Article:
Burma Bhai crept stealthily. Tucked away from other’s sight, Umbra — his shadow was with him. A few days back, in a gang war, Hanif Lala had murdered Burma’s friend Raju Pawli. Burma had vowed revenge. Earlier this morning his ’khabari’ (informer) had updated him that Lala would be alone in his ’adda’ (den). He reached Lala’s Dongri gambling ‘adda’.
Burma’s parents, who had migrated to Bombay from Rangoon, were casual labourers on building sites. As a baby, he had been nicknamed Burma by other construction workers because of his parent’s country of origin. Losing both his parents when he was around twelve years in an accident made him take up a life of violence and crime.
As a young adult, his growth in the back lanes of Bombay catapulted him to a stature where he earned respect from his peers. His street-fighting skills had been honed to perfection. He was given the title of ‘Bhai’.
Umbra was another reason that people feared him. Umbra had been befriended by Burma on one of his duels. Uttar Pradesh migrants nicknamed the ‘Rampuri Gang’ had been trying to get a foothold in the Bombay crime scene. Burma was trying to protect his territory. During one such scuffle, Burma and a Rampuri gang leader clashed with each other. The loud expletive language was followed by tense sparring. When contact was finally made, stomach-and jaw-busting shots erupted.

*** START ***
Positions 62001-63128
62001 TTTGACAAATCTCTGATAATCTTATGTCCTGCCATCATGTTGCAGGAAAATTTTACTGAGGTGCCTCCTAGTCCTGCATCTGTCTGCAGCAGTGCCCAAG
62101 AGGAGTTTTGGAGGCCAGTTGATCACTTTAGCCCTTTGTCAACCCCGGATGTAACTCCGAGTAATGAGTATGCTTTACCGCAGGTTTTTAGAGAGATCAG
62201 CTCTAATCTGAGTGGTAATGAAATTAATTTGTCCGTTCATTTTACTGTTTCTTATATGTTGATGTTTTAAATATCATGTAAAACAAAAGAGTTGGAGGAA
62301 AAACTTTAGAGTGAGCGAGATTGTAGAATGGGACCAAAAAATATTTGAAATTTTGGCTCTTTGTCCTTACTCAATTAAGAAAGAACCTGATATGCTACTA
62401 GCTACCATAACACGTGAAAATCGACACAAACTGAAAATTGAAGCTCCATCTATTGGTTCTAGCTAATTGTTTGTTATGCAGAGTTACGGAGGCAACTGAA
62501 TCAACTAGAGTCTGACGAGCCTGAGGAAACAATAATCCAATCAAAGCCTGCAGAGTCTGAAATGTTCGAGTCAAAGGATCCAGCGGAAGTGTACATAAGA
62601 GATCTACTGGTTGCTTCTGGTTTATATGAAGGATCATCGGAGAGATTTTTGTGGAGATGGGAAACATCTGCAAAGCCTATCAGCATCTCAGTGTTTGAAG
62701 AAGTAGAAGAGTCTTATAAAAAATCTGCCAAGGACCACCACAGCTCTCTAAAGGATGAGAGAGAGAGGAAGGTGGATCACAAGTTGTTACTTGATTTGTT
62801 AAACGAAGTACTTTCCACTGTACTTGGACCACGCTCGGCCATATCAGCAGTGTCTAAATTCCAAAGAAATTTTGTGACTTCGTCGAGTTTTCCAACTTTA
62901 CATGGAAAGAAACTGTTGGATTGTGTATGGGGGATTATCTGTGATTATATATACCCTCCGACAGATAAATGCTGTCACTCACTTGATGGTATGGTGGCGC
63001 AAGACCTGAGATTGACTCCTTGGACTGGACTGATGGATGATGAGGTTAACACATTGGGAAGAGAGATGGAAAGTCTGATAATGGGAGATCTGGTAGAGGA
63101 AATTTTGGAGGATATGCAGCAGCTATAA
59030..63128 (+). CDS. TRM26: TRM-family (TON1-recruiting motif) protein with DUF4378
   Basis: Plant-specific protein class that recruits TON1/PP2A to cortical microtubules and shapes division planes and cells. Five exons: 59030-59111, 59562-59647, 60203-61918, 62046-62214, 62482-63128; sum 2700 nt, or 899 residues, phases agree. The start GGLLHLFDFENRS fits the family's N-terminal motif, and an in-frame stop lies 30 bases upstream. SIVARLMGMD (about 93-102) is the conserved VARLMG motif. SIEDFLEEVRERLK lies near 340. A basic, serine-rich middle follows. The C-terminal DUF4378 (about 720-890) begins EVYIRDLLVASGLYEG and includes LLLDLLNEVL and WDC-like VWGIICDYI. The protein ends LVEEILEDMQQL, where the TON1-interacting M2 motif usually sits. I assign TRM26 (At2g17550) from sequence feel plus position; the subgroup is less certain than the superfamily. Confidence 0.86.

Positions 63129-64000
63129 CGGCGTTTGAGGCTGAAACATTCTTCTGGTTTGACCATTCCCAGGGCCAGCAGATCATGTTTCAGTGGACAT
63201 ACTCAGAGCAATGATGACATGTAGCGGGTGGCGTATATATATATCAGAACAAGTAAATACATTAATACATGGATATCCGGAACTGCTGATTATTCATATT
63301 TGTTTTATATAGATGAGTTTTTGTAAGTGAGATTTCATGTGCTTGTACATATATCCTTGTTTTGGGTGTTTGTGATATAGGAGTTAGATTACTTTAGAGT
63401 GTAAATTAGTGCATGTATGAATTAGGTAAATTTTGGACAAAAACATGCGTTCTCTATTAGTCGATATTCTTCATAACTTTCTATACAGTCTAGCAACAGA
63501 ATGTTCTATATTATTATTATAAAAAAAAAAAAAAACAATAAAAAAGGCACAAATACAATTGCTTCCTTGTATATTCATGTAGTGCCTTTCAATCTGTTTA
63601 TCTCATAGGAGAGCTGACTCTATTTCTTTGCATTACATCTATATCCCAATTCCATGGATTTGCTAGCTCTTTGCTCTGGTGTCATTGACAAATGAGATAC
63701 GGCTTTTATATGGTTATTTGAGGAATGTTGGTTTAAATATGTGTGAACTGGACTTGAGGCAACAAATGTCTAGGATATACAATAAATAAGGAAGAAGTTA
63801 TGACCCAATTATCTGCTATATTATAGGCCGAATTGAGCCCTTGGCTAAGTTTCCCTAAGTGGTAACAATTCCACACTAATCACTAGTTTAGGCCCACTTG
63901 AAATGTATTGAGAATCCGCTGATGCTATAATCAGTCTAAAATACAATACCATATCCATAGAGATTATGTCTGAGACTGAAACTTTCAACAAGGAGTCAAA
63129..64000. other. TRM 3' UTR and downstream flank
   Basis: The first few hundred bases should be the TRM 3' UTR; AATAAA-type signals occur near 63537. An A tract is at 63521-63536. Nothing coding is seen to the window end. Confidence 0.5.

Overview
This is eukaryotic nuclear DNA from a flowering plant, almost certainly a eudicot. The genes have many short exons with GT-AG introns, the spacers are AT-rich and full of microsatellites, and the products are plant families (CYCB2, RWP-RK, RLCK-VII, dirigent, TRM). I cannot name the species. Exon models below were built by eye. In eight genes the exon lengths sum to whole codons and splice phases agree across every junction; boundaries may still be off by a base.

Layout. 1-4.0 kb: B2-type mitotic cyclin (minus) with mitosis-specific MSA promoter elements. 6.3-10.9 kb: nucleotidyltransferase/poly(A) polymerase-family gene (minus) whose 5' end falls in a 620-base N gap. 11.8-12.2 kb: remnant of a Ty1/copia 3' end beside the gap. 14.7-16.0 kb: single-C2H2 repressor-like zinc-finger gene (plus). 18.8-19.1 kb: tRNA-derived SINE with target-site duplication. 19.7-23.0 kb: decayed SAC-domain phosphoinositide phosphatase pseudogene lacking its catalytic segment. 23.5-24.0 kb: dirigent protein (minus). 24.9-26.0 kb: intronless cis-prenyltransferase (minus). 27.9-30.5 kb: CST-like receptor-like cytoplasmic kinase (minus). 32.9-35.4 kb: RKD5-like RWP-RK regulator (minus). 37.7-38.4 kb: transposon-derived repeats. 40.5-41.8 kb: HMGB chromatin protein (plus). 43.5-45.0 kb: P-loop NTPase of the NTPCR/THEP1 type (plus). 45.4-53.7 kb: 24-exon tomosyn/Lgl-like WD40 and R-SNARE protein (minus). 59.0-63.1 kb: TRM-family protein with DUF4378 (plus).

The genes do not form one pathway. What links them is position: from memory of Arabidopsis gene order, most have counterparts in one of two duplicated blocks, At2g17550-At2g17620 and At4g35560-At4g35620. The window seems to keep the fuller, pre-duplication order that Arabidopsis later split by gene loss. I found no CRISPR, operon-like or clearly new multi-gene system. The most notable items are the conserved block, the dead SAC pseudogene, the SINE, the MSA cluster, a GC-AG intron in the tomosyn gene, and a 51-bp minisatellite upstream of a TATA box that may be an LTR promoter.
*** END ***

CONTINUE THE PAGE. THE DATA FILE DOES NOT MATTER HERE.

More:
Suddenly, in a flicking movement, a new player was introduced by his opponent—Umbra was lunged forward to attack Burma. On reflex, Burma quickly sidestepped to avoid the attack. He reacted with a karate chop, along with a loud aural, guttural sound. Attacking the mastoid muscles and the jugular was enough to fatally knock out the Rampuri gangster. Burma’s eyes fell on Umbra. Hitting the pavement, Umbra also was lying in another corner. The sun shone, reflecting Umbra’s lone plight. He bent down to pick up and rightfully claim ownership. An invisible bond was immediately formed. Christening with an acronym of ‘Burma’ he carried Umbra home. Umbra would now be his shadow and go wherever he went.
Kicking open the door, he entered the dimly lit den.
’Lala, where are you?’ The six-and-a-half feet well-built Pathan got up from his armchair and stood up. He was all alone. Towering and facing the short but highly charged Burma, he laughed out loud in defiance.
Burma was quick to flash out, Umbra. Flicking open the Rampuri knife, he gashed the belly with a deep swing. Umbra did his bidding. The single-edged, 12-inches-blade cut open Lala’s stomach and spilled out his entrails, pushing them out in a stream of blood. The Pathan would not survive. Burma wiped off the blood from the knife on Lala’s pathani dress. He folded the Rampuri knife and put it in his pocket.
Burma and Umbra disappeared, merged as one, into the surrounding darkness. Object and shadow had just carried out a successful surgical strike.
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